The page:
I’m not afraid to tell you that I can be quite ignorant and uncultured. Sometimes I just don’t know what is going on and make assumptions about one’s culture that I assume are fact (probably to make myself feel better) and it tends to effect my choices in life. It’s kind of the natural order of things given Western politics nowadays, but we don’t need to get into that. When I was first told that I was going to work Montreal Comic Con, I immediately thought that it was going to be in a barn with people canoeing around eating Tim Horton’s and apologizing (I’m an Ignorant Swine, I know).
Show’s how much I know, because Montreal was a great city that I wish I could’ve stayed at longer. Montreal Comic Con was being held at “Palais De Congres” downtown, a convention center that also has shops open to the public with one of the coolest building fronts that I’ve seen.
Montreal is one of the areas in Canada that speaks both French & English, a lot of people greet you twice when engaging in conversation (I heard “bonjour, hello!” a lot). Most menus and signs seemed “French dominant” but English translations were not far away. For the record, I did try Tim Horton’s (for the sake of research) and it wasn’t anything different from what I’ve had before (donut or otherwise), although their ham sandwich did have an nice sauce on it.
I was lucky enough to be there during “Festival International de Jazz de Montreal” (or the Montreal JazzFest) and spent many of my nights listening to live music on the closed of streets of Quartier des spectacles. With headlining names such as Lauryn Hill, Brian Wilson, and Rufus Wainwright among other musicians performing the 11 day festival there was always something amazing to experience.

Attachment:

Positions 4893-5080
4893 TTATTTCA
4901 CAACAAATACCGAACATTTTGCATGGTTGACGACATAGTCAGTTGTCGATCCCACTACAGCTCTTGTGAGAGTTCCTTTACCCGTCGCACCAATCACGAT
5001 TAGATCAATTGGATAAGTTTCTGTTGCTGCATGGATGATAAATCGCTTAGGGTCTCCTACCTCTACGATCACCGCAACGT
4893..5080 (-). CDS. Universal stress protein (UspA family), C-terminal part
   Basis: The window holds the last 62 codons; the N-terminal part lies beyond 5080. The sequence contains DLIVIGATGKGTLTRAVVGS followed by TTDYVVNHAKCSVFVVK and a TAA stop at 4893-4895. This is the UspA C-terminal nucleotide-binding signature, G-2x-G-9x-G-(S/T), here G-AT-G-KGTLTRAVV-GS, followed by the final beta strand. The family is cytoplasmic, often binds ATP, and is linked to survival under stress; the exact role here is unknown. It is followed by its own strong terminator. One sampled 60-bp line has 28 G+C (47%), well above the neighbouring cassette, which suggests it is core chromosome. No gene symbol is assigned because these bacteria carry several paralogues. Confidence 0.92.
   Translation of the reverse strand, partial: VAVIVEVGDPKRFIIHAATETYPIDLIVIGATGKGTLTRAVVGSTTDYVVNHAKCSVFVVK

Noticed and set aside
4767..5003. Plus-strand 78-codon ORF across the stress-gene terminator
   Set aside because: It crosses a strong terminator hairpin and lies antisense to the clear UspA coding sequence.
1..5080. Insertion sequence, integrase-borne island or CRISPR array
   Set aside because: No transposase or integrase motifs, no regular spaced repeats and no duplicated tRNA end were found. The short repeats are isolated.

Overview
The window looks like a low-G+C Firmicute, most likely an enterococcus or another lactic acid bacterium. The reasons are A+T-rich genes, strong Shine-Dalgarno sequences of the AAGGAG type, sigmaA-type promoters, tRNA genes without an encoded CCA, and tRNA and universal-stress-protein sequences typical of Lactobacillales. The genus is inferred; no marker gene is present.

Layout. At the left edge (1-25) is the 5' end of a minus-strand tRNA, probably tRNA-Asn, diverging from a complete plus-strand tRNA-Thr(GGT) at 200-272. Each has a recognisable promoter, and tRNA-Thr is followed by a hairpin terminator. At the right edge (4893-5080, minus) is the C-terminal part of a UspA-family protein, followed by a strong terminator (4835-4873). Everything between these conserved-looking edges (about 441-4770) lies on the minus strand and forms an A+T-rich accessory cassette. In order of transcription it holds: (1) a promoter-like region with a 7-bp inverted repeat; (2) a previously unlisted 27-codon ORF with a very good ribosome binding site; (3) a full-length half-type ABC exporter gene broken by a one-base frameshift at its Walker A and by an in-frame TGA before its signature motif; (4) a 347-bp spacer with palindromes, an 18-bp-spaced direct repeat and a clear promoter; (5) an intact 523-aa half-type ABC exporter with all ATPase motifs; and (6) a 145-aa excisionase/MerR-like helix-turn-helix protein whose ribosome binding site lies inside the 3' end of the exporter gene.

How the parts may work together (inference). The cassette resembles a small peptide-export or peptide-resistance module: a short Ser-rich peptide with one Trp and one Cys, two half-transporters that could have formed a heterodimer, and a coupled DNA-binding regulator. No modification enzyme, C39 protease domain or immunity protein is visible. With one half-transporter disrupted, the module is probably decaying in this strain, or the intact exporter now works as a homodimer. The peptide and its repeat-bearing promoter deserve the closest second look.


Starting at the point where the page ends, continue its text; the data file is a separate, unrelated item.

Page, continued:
The first food that I ate in Montreal? Poutine of course. It’s been gaining popularity here in the states, I mean, it’s fries with gravy and cheese, how could it not?
Combined with the live band playing it was one of the best ways to start my short time in Montreal. Completely unpretentious and satisfying street food is what makes the world go round in my opinion (and love or whatever).
Green Trateur & Cafe
One of my favorite breakfast spots in Montreal (and one of the only places that was open nearby) was “Green Trateur & Cafe.” It’s clean interior and moderate selection is a good way to start your mornings, with a variety of omelets & coffee drinks to choose from.
I went with a simple croissant sandwich, called “sandwich matinal” for $5.45 CAD
I’m not a big breakfast food guy, but eggs, ham, cheese, and produce inside of a hot pressed croissant is an GREAT way to start your day and it’s not super expensive to have a decent breakfast.
Il Focolaio is a pizza restaurant that is well loved by the people of Montreal (at least to the people I talked to). The thing I love about pizza is that it’s usually a simple and good meal (how do you not like bread,sauce, and cheese?), the downside? it’s simplicity is often underestimated resulting in either very generic flavors or forgettable texture.